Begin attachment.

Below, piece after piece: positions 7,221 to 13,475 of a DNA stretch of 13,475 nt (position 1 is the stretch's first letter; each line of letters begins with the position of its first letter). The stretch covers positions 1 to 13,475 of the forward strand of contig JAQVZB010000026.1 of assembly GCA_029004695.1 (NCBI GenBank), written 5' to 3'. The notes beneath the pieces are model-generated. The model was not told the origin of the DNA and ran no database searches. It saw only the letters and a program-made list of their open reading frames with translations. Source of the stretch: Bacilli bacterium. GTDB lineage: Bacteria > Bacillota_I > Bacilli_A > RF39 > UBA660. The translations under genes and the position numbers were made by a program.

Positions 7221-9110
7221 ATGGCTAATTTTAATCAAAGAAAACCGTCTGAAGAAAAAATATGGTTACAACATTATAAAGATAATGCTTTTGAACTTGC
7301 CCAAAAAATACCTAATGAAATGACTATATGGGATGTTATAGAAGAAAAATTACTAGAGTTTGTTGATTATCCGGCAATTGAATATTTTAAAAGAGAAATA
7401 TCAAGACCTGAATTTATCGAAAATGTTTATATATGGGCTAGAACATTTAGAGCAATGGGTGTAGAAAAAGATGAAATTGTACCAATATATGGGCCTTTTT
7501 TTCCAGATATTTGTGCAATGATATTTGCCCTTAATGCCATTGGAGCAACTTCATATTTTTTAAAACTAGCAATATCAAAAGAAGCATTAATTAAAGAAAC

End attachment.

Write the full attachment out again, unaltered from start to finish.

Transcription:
Below, piece after piece: positions 7,221 to 13,475 of a DNA stretch of 13,475 nt (position 1 is the stretch's first letter; each line of letters begins with the position of its first letter). The stretch covers positions 1 to 13,475 of the forward strand of contig JAQVZB010000026.1 of assembly GCA_029004695.1 (NCBI GenBank), written 5' to 3'. The notes beneath the pieces are model-generated. The model was not told the origin of the DNA and ran no database searches. It saw only the letters and a program-made list of their open reading frames with translations. Source of the stretch: Bacilli bacterium. GTDB lineage: Bacteria > Bacillota_I > Bacilli_A > RF39 > UBA660. The translations under genes and the position numbers were made by a program.

Positions 7221-9110
7221 ATGGCTAATTTTAATCAAAGAAAACCGTCTGAAGAAAAAATATGGTTACAACATTATAAAGATAATGCTTTTGAACTTGC
7301 CCAAAAAATACCTAATGAAATGACTATATGGGATGTTATAGAAGAAAAATTACTAGAGTTTGTTGATTATCCGGCAATTGAATATTTTAAAAGAGAAATA
7401 TCAAGACCTGAATTTATCGAAAATGTTTATATATGGGCTAGAACATTTAGAGCAATGGGTGTAGAAAAAGATGAAATTGTACCAATATATGGGCCTTTTT
7501 TTCCAGATATTTGTGCAATGATATTTGCCCTTAATGCCATTGGAGCAACTTCATATTTTTTAAAACTAGCAATATCAAAAGAAGCATTAATTAAAGAAAC